Students in the Upper School are encouraged to join one (or more) of our Core Teams, a signature academic program at FCS. While we currently host three different Core Teams – science, humanities, and justice – with the possibility of more teams to come, each team offers a similar experience. A group of students from grades 9 through 12, working together with the guidance and equal participation from members of the faculty and staff, takes a deep dive into the work of a particular, scientist, artist, scholar, and/or activist. These weekly sessions, which may involve everything from analyzing a particular experiment to “performing” a play together to reviewing how activism was used to bring about change, offer students a chance to look closely at the work of an expert in their field and, in so doing, prepare for each team’s capstone experience: the expert’s visit to campus later in the year. On that occasion, in addition to giving a talk open to all FCS students, families, and the public, our distinguished visitor spends a day on campus visiting with members of the Core Team, who get to ask their questions, offer their insights, and hear about the visitor’s current endeavors. Going a step further, members of the Science Core Team end the year with a trip to visit the distinguished scientist in their laboratory.
FCS Core Teams represent the very best of scholarship and inquiry. Modeled after intensive college-level seminars, hands-on laboratory work and active ensemble building, the Core Teams thrive on collaboration, curiosity, creativity, and the collective energy generated by learners with a shared purpose. There are no prerequisites to join a team and little, if any, homework is required. Meetings are scheduled during the school day at lunch or during community blocks. Even though no academic credit is offered to the participants, each fall, Upper School students join the Core Teams because they are interested in a field of study, a social justice issue, or a particular artistic pursuit. Put simply, students on the Core Teams want to learn more. These teams offer students a stress-free opportunity for growth, relationship-building, and exercising their academic muscles.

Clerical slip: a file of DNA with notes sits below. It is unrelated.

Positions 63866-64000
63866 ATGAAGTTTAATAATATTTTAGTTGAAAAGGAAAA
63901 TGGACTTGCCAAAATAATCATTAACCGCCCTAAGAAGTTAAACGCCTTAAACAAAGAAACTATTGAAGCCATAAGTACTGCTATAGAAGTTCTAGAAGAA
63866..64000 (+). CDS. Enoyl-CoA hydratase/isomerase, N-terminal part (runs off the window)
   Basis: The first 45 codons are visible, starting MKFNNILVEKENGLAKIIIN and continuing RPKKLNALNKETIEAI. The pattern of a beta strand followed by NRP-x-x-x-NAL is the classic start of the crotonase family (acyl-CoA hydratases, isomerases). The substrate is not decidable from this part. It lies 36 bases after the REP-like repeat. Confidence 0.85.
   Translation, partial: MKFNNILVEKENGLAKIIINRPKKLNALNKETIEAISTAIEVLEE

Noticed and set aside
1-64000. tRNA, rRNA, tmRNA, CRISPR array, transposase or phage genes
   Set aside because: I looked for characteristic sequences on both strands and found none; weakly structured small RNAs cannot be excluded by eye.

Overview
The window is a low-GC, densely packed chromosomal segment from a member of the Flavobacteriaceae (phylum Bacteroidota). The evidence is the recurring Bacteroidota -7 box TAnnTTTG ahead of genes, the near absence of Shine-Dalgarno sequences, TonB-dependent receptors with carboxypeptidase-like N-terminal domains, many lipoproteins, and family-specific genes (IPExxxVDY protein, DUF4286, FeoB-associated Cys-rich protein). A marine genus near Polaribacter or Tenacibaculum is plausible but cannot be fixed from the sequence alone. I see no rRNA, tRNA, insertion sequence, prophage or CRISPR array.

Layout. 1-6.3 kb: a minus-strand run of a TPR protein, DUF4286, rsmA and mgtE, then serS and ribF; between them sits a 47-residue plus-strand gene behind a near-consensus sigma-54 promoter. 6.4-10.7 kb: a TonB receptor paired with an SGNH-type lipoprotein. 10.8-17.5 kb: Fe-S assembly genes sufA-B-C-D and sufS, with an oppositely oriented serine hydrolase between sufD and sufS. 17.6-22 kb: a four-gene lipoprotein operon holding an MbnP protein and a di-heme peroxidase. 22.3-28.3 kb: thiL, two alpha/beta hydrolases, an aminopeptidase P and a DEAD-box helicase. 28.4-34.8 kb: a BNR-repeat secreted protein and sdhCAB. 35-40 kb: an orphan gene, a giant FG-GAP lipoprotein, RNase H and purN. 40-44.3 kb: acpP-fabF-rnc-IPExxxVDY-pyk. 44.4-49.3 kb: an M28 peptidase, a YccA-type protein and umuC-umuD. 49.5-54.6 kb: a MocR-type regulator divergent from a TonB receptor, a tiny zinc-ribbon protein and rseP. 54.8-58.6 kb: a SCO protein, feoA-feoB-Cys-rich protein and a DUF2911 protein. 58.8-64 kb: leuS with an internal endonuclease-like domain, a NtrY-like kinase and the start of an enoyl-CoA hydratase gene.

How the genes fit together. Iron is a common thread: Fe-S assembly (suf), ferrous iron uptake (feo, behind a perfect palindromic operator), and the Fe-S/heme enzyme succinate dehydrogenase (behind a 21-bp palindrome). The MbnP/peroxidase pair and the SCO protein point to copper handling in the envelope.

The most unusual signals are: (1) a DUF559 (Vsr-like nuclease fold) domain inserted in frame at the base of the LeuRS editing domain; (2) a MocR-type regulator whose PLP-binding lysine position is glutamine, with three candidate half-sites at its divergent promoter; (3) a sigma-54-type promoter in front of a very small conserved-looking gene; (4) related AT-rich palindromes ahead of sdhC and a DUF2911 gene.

Sparking intellectual passion and a spirit of inquiry are central to our mission and vision. Bringing scholars who are at the very top of their fields to Friends’ Central to work with our students is a natural extension of the scholarship they do every day with our own talented and passionate faculty. Our distinguished visitors come from major universities, research centers, and artistic hubs. In the last few years, Friends’ Central has hosted, with the Science Core Team, Helen White, geochemist and associate professor at Haver ford College; Rebecca Saxe, cognitive neuroscientist and MIT professor, and Douglas Emlen, evolutionary biologist and professor of biology at the University of Montana. In that same time frame, the Humanities Core Team has welcomed Daniel Immerwahr ’98, author and professor at Northwestern University; novelist and Haverford College professor Asali Solomon, and Daniel Torday, novelist and professor at Bryn Mawr College. The Justice Core Team, our newest team, has hosted filmmaker and activist André Robert Lee; Dr. Steve Larson, physician and co-founder of Puentes de Salud, and Dr. Mona Hanna-Attisha, a pediatrician whose research exposed the Flint water crisis. Each visitor has enriched our students’ experience and, through their public lectures, shared Friends’ Central’s intellectual fire with the public.
NEW PROGRAM: NATURAL LANDS BIODIVERSITY
In each semester, the Science Department offers a certificate program in ecological monitoring called "Natural Lands." Those enrolled will attend three meetings and four weekend outings during the semester. This program is different from traditional departmental course offerings and may be taken in addition to a six-class course load. It will not carry departmental course credit, but students who complete the semester will receive a Certificate in Natural History and Ecology.
Core studies will focus on ecological field work and data analysis, coupled with exploration of the regional policy issues of greatest importance to conservation. There will be extensive field work during the warmer months (September to mid-November in semester one, mid-March to early June in semester two), studying pollinating insects (especially flower flies and native solitary bees), fungus and lichens, native wildflowers, and migratory birds. Site visits will include trips to Natural Lands preserves and other nearby natural areas. Students will generate focus study topics in connection with specific organisms and may develop web-based publications or seminar presentations outlining individual findings. (Open to students in grades 10 - 12)